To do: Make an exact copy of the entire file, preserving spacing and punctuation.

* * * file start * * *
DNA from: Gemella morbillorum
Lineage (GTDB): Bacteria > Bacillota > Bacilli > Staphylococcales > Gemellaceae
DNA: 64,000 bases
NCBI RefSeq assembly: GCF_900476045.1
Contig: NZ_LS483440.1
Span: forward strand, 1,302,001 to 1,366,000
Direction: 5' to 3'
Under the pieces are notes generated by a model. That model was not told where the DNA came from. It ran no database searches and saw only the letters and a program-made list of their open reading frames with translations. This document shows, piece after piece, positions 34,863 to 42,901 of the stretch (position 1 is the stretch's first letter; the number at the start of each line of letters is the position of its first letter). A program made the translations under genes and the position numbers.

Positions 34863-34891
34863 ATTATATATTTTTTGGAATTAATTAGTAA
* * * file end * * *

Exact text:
DNA from: Gemella morbillorum
Lineage (GTDB): Bacteria > Bacillota > Bacilli > Staphylococcales > Gemellaceae
DNA: 64,000 bases
NCBI RefSeq assembly: GCF_900476045.1
Contig: NZ_LS483440.1
Span: forward strand, 1,302,001 to 1,366,000
Direction: 5' to 3'
Under the pieces are notes generated by a model. That model was not told where the DNA came from. It ran no database searches and saw only the letters and a program-made list of their open reading frames with translations. This document shows, piece after piece, positions 34,863 to 42,901 of the stretch (position 1 is the stretch's first letter; the number at the start of each line of letters is the position of its first letter). A program made the translations under genes and the position numbers.

Positions 34863-34891
34863 ATTATATATTTTTTGGAATTAATTAGTAA